It has highlighted claims that animals may possess a sixth sense about danger.

Yala National Park in Sri Lanka is home to elephants, deer, jackals and crocodiles.

Sensitive to change

Praised for its conservation, the park is also considered one of the best places in the world to observe leopards.

It is now closed after floods damaged buildings and caused the deaths of tourists and employees of the park and lodge.

Yet, surprisingly, none of the park's varied wildlife is reported to have perished.

Debbie Marter, who works on a wild tiger conservation programme on the Indonesian island of Sumatra, one of the worst-hit areas in Sunday's disaster, said she was not surprised to hear there were no dead animals.

"Wild animals in particular are extremely sensitive," she said.

"They've got extremely good hearing and they will probably have heard this flood coming into the distance.

"There would have been vibration and there may also have been changes in the air pressure which will have alerted animals and made them move to wherever they felt safer."

There are many eyewitness accounts of birds and animals migrating before earthquakes and volcanic eruptions.

The scientific evidence for a sixth sense is lacking, but if the reports are confirmed, they could add to the understanding of animal behaviour and possibly even be used in the future as an early warning system for humans.


Story from BBC NEWS:
http://news.bbc.co.uk/go/pr/fr/-/2/hi/south_asia/4136485.stm

ZippyTheChimp
January 5th, 2005, 11:01 PM
Before and After Satellite Images (http://www.digitalglobe.com/tsunami_gallery.html)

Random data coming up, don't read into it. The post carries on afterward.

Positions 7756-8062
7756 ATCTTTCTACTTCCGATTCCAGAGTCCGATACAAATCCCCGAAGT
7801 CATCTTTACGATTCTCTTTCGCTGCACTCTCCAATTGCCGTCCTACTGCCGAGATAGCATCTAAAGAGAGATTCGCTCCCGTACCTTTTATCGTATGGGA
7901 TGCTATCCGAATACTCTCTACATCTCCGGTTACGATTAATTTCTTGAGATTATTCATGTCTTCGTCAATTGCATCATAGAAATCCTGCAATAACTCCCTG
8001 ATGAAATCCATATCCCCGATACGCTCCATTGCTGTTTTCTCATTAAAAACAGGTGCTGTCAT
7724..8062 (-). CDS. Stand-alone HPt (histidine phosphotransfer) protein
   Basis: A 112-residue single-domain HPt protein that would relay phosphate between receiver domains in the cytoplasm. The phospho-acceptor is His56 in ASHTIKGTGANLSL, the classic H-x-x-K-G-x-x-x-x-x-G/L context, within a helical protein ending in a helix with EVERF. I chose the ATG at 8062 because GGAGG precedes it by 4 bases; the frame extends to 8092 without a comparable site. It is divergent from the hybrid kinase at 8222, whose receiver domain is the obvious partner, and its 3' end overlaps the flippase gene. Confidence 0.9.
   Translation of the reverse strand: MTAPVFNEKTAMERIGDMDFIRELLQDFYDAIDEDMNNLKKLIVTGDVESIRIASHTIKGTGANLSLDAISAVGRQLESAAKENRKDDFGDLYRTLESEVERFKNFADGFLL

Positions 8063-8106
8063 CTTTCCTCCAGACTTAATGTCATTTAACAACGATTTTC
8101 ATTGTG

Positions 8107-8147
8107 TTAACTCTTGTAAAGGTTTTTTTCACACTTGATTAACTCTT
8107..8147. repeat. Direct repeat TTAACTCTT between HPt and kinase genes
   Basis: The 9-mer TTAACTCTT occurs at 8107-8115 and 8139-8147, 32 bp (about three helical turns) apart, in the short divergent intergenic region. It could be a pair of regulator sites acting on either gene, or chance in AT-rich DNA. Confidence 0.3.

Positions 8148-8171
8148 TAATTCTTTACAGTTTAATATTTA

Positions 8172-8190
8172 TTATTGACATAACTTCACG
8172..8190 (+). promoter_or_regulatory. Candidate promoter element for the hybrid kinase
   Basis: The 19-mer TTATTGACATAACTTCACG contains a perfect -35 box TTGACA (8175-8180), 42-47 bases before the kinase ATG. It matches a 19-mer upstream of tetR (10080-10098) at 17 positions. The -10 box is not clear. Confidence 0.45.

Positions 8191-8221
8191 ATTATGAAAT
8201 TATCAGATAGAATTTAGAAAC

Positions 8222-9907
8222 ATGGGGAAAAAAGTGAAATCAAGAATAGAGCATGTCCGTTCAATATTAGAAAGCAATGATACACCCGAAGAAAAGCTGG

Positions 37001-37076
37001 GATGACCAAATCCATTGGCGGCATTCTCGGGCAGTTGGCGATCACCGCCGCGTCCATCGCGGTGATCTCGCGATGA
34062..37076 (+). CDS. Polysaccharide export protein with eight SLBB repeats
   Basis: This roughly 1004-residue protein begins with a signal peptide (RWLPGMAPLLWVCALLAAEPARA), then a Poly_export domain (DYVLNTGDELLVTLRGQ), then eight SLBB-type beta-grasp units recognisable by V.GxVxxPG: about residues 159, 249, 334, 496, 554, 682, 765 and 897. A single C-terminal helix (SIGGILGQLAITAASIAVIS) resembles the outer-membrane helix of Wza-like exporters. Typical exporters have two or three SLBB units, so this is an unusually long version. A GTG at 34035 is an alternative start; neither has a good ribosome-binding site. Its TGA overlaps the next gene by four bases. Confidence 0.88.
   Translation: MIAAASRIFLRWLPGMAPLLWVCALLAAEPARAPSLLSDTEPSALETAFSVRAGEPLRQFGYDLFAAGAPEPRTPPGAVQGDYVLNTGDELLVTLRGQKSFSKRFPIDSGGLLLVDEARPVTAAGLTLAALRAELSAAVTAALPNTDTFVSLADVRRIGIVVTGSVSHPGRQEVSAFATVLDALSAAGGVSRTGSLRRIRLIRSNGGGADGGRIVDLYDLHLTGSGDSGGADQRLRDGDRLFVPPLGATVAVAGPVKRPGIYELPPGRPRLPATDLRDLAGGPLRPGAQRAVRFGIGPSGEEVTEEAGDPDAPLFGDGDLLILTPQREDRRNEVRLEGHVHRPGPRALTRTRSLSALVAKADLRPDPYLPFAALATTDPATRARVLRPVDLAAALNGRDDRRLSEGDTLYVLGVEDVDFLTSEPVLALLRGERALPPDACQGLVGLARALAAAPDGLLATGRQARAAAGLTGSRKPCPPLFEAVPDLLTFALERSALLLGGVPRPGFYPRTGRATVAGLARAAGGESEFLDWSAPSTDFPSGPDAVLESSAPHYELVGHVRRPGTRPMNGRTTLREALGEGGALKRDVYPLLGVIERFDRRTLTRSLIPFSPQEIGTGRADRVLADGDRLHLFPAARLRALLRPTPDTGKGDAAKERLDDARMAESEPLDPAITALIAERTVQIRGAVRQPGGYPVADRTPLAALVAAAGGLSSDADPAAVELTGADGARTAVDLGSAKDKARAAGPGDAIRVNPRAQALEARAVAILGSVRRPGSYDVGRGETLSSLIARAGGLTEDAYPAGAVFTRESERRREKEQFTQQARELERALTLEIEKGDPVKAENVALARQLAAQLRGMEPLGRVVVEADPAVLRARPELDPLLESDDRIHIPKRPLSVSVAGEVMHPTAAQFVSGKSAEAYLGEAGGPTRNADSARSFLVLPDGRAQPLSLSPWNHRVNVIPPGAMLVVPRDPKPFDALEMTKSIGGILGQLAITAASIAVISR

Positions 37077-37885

TomAuch
January 6th, 2005, 08:33 PM
I think/hope that it's only temporary flooding involved in the satellite pics.

ZippyTheChimp
January 6th, 2005, 09:13 PM
The interior areas are problably flooding, and may drain, but the areas bordering the open sea are eroded shoreline, and are gone.

yyy
January 7th, 2005, 09:35 AM
What do you have to say about this:
Did New York Orchestrate The Asian Tsunami?
http://www.vialls.com/subliminalsuggestion/tsunami.html

Sounds like a big lie to me :x

ZippyTheChimp
January 7th, 2005, 10:22 AM
Complete garbage.

Right at the beginning, they state:

official American tsunami story
I didn't know that the U.S. controlled the entire worldwide reporting of the event. :roll: I thought the criticism was that we were slow to respond.

Nuclear bombs are powerful, but the energy released is puny compared to an earthquake.

The largest nuclear explosion was the 1954 test Castle Bravo, 20 megatons. 20 megatons is 1300 Hiroshima bombs. A 9.0 earthquake releases the energy of 25-30 Castle Bravos, or 32,500 - 39,000 Hroshimas.

yyy
January 7th, 2005, 10:29 AM
Yes - this must be just a try to get pepole's attention. They try to find facts but it is obviously not true.

BigMac
January 19th, 2005, 10:04 AM
CNN
January 19, 2005

Tsunami deaths soar past 212,000